If U.S. President Donald Trump has his way on Afghan policy he would go for the “country’s abundant natural resources worth more than $1 trillion” in “untapped mineral resources in the form of copper, iron, and rare-earth metals.”
The United States wants out of the longest war abroad in its history, but if Trump could make money out of withdrawal he would go for it. But most experts in his administration realize that is a fool’s errand and want to stick it out; they also don’t want Erik Prince, the founder of the shadowy Blackwater organization, getting in on the act by deploying 5,500 “mercenary” contractors in Afghanistan that Prince claims could save “Trump $30 billion a year.” Unfortunately, the current U.S. president appears especially vulnerable to potential moneymaking opportunities, as demonstrated during his visit to the Middle East where he milked both Saudi Arabia and Qatar with a fresh supply of military hardware, all the while shouting “more jobs” to his alt-right audience back home.
America wants out of Afghanistan. Then-president Barack Obama began the process in May 2014, ordering scaling down of American troops to 9,800 by December from their peak of 100,000. The results have been disastrous. Afghanistan is now under threat from the Afghan Taliban, the Pakistani Taliban, Al Qaeda and the Islamic State. Iran and India, too, are increasingly present with development projects and covert operations to forestall post-U.S. withdrawal fallout on them. Pakistan will, inevitably, be the most affected state after the Americans get up and leave, but is no longer in the loop of Washington’s policymaking.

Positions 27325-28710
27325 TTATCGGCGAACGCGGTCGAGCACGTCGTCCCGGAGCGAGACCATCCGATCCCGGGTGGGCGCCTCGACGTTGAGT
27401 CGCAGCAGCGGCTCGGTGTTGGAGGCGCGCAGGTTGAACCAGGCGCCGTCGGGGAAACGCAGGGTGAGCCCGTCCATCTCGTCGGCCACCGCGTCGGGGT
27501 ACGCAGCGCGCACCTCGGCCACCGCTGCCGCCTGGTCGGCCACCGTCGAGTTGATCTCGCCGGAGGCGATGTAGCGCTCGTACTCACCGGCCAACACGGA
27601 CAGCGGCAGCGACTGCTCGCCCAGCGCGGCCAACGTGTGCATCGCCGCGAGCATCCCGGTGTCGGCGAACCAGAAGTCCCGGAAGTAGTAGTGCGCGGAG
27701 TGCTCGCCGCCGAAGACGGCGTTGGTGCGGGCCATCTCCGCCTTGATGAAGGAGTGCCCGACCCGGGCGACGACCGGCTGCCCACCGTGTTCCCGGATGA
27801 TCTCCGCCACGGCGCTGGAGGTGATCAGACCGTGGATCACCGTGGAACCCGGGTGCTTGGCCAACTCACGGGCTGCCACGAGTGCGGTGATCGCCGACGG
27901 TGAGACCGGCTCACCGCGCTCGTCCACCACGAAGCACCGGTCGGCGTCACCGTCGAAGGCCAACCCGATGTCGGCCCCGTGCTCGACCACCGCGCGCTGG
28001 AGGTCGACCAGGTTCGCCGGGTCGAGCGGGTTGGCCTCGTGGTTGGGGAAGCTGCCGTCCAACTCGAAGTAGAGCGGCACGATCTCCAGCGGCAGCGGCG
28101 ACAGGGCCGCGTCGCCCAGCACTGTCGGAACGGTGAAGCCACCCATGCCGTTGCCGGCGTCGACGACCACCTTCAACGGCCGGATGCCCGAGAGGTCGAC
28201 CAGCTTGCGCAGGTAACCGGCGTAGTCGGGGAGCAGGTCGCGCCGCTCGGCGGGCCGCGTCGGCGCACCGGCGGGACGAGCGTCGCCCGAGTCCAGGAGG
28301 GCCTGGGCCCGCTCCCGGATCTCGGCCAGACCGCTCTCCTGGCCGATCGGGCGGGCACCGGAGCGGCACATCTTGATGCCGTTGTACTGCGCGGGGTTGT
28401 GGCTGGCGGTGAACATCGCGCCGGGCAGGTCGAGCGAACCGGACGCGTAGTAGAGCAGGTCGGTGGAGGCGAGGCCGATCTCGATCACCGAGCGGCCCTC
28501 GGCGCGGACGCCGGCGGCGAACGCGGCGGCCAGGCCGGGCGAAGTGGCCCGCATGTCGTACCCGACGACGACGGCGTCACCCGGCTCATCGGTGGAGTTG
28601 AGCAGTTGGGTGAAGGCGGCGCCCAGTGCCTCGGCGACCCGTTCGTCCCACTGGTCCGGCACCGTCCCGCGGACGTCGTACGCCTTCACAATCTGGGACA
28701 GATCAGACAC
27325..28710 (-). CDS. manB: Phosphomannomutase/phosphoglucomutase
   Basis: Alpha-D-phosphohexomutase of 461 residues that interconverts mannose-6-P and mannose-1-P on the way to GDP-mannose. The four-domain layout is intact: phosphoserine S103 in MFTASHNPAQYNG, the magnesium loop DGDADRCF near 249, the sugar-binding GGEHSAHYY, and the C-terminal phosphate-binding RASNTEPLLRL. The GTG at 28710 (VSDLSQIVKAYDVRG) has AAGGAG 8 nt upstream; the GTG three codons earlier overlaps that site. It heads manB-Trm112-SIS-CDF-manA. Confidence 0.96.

Washington’s new strategy, being announced on Aug. 21, is expected to target Pakistan as the hostile factor reluctant to take action against the Haqqani Network, the mainstay of the Afghan Taliban now practically ruling half of Afghanistan. Pakistan, more focused on the “Indian presence” funding terrorist acts within its territory, can’t get close to Kabul as long it is seen aligned with the Modi government in New Delhi. Meanwhile, U.S. drone strikes have reportedly killed Haqqani Network affiliates inside Pakistani territory twice in recent times, encouraging those who want Washington to cut military aid to Pakistan.
The regional strategic map is shifting. With Pakistan finding succor in China through the China-Pakistan Economic Corridor project, it’s likely Islamabad will be seen as a Chinese stronghold in the new developing cold war in Asia.